why-why chain looked like this: air inside the dryer is hot ? perfume is exposed to hot air ? perfume heats up ? perfume evaporates ? air removes perfume molecules. In
order to find hidden whys, I asked myself a question: when these transformations occur,
what happens on a micro-level? Let’s use this approach to find a hidden why between
“perfume heats up” and “perfume evaporates”. How does the evaporation happen on a
micro-level? Perfume in the Bounce sheet is incorporated into the cyclodextrine
molecules. This enables a long-lasting fragrance effect: cyclodextrine molecules are
small “cages”, each holding one perfume molecule inside. These micro-cages attach and
hold perfume on the clothes for a long time after removal from the dryer, gradually
releasing precious fragrance into the air. In that context, evaporation means that excited
perfume molecules vibrate so strong that this vibration pushes them out of their
cyclodextrine cages. The new, hidden contradiction coming from this analysis was this:
how to prevent jumping of the perfume molecule from the cyclodextrine shell in spite of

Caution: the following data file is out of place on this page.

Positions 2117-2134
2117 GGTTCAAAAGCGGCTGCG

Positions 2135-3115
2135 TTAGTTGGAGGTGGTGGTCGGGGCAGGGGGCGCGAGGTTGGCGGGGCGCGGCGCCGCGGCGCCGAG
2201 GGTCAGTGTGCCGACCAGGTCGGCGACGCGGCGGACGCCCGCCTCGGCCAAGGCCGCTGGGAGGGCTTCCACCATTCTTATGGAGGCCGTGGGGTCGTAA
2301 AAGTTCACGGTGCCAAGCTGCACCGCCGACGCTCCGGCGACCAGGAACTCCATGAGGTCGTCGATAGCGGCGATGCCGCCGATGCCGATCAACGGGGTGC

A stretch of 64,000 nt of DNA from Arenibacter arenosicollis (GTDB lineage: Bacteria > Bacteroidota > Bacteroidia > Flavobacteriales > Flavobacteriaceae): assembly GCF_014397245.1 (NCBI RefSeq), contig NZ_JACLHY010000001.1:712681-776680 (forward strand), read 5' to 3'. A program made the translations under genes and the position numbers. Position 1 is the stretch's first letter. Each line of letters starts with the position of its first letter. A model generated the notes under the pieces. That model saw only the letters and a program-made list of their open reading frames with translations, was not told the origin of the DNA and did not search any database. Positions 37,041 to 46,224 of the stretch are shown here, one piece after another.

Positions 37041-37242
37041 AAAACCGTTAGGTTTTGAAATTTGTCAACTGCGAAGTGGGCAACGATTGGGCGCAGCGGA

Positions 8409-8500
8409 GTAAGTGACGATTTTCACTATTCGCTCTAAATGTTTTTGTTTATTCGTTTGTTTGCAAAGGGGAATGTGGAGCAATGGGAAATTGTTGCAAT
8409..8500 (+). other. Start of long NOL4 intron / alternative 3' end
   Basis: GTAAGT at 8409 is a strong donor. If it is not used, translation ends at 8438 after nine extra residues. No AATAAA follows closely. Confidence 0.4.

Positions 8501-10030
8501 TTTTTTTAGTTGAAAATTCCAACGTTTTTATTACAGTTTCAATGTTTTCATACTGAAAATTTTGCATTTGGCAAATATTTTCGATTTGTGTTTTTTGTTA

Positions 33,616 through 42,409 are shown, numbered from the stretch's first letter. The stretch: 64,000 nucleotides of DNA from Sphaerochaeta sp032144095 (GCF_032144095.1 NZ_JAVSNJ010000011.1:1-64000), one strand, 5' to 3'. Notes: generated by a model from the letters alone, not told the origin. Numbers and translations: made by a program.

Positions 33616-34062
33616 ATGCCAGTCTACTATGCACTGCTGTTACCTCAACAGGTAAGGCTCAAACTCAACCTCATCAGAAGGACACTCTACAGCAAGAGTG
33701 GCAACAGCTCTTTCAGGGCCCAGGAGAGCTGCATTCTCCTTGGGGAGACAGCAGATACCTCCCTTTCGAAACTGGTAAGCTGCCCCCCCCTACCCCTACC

the molecules being hot and vibrating? This new contradiction led to a few novel
To recap, the technique for finding hidden whys looks like this:
? Define two consecutive whys
? Build the time diagram of the events described by the two consecutive whys
? Answer the question: what happens when the first event has completed and the
second one has not yet started? Right down hidden why.
? Define first and second events on a micro-level
? Answer the question: how the transition from the first to the second event happens
on that level? Right down hidden why.
Obviously, doing this for all whys is a lot of work, but this work can be reduced. I found that finding hidden whys is most critical for the whys closest to the roots of the